These are some of the restaurants in Long Island investigated by the Federal Department of Labor in 2009, 2010 and 2011.
They filed lawsuits in the Federal District Court, Central Islip, against these restaurants for violations of the Fair Labor Standards Act. The FLSA establishes minimum wage, overtime pay, recordkeeping, and youth employment standards affecting employees in the private sector and in Federal, State, and local governments.
These cases resulted in thousands of dollars recovered in back wages for the restaurant workers, most of them Hispanic immigrants.
There are many federal investigations on restaurant employers on Long Island, who deny their workers their legal right to fair payment under the Fair Labor Standards Act (FLSA), leading to wage and hour violations.
According to Irv Miljoner, the Department of Labor Wage and Hour Division’s Long Island District Office director, there are many repeated violators and they investigate the restaurant industry more than any other on Long Island. In the last eight years, they found many violations in the restaurant industry that affect vulnerable workers, many of whom do not speak English as their first language, and may not be aware of their rights as workers.
“They will tell you “it [the restaurant industry] is very competitive” and the employers would say “we can’t pay overtime because nobody else does. If we do, we can’t compete,”” Miljoner said. “So our answer is we have to enforce the law and make sure everyone pays.”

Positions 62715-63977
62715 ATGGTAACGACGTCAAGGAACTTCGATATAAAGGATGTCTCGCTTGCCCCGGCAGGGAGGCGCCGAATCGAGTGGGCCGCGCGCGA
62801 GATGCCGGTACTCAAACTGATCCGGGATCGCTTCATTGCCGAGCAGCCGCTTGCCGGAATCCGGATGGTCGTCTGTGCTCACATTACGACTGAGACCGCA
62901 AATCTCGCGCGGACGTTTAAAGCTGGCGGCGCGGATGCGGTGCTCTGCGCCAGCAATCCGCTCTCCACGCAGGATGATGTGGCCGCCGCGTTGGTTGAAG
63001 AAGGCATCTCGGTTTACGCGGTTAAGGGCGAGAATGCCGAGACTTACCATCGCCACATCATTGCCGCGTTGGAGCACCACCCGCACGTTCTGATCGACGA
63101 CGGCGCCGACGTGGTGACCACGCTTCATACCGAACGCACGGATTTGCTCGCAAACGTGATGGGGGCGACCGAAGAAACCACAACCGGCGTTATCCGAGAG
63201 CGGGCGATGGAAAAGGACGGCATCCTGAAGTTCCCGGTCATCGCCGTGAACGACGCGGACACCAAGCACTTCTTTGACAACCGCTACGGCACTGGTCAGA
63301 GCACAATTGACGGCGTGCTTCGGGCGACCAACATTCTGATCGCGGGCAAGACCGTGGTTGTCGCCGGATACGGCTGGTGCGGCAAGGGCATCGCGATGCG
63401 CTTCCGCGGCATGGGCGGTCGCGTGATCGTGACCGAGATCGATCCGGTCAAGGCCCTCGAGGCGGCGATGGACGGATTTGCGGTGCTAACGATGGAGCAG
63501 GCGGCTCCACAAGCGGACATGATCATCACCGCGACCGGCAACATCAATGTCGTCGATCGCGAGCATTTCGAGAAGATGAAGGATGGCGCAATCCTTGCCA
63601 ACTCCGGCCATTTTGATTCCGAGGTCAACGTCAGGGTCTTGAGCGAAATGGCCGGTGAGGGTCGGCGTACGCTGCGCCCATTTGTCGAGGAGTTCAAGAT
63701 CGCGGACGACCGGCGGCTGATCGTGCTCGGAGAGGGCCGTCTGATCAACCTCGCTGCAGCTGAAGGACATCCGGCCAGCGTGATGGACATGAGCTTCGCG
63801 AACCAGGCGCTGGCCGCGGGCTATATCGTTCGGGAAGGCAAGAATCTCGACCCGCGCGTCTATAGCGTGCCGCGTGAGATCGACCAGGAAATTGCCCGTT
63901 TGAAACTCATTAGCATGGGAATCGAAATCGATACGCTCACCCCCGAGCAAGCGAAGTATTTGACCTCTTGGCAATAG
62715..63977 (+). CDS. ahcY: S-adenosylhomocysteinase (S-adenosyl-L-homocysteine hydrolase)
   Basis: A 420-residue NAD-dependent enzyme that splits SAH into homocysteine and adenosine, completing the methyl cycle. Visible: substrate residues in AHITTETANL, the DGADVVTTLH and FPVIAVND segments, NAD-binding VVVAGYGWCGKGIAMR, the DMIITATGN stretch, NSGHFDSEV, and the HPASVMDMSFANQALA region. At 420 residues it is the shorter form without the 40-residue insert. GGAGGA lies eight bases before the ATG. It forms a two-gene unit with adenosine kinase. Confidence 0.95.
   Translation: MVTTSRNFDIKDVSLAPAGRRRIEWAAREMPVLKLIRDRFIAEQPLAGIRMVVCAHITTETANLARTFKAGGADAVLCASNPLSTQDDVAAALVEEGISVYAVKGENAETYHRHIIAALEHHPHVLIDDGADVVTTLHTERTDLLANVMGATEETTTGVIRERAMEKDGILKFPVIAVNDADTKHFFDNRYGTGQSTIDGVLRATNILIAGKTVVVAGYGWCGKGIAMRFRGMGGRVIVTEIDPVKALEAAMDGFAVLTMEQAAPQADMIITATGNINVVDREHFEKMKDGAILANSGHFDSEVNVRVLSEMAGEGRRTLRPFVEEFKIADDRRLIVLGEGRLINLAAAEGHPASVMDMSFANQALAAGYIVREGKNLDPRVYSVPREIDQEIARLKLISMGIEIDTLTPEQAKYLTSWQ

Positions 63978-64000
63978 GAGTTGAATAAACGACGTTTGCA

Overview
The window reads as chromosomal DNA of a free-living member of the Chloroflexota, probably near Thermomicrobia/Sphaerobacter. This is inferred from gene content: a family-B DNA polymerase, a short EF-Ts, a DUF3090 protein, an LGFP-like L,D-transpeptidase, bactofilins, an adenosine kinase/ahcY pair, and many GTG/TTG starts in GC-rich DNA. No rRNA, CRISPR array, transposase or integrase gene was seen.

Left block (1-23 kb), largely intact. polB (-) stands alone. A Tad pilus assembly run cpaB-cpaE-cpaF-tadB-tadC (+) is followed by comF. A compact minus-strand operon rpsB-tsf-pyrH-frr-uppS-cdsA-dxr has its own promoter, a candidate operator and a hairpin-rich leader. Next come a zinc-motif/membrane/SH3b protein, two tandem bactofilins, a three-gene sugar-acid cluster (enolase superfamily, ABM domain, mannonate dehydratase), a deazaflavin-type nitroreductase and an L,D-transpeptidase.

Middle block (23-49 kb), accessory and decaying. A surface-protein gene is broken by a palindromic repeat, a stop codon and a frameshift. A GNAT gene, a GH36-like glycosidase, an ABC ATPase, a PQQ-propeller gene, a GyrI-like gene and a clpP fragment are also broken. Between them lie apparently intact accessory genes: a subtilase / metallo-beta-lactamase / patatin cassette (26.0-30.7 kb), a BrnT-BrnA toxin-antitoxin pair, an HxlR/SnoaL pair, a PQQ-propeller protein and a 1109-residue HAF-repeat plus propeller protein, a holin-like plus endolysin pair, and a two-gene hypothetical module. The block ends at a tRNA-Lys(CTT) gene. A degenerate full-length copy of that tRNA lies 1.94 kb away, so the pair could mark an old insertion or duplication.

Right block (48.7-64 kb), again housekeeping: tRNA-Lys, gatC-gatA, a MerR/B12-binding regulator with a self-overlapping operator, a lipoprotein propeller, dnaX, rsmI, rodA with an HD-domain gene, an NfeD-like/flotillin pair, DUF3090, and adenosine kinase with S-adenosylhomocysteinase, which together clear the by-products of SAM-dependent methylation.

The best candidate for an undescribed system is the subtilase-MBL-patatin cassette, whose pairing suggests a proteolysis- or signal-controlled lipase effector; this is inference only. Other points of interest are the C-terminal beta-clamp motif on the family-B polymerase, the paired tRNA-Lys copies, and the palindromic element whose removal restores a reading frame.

“In this office we have 18 investigators covering Long Island, but there are about 100,000 employers, so we can’t reach everyone,” Miljoner said.
The investigations usually find that the restaurants violate the FLSA by paying low-wage workers straight time wages for every hour worked, instead of overtime, which is one and one-half their regular pay rates for all hours worked past 40 in a workweek. Many employers do not pay the $7.25 minimum wage and also fail to keep the record provisions. Under the FLSA, employers who violate the federal employment law provisions are responsible for paying their workers the full amount of unpaid wages, along with an equal amount in liquidated damages.
According to Roberto Quintana, a Department of Labor Wage and Hour Division’s Long Island District Office investigator, he hasn’t found a single restaurant in compliance since he started to work in the Long Island area three years ago.
“They are all the same. So, now when I walk into a restaurant, I say to the employer: Are you like everybody else? They pretty much admit it because they feel like is just a normal part of doing the business unfortunately,” Quintana said. “They feel like if they wouldn’t do that, they’ll be at disadvantage.”
Restaurants are the biggest source of complains because it’s so labor intensive, according to Quintana. He says that restaurants are where they find most of problems because it is where the big pool of undocumented workers are.
“They just accept as a case of life that they have to hire them,” said Quintana. “Obviously you can’t keep having this scenario. We can’t have cheap labor and also undocumented workers.”
This is why the Labor Department has an initiative to target restaurants, not only with investigators but with education also. They talk to the Restaurant Association, the accountants and the lawyers who represent them to try to influence them to be part of the solution.
According to Melissa A. Fleischut, the Vice President of New York State Restaurant Association, they hold seminars around the state, at their annual trade show and publish articles as well. They do it to inform their members about the laws and regulations.
“I think the vast majority of restaurants are paying the minimum wage required by law both in Long Island and in New York State,” said Fleischut.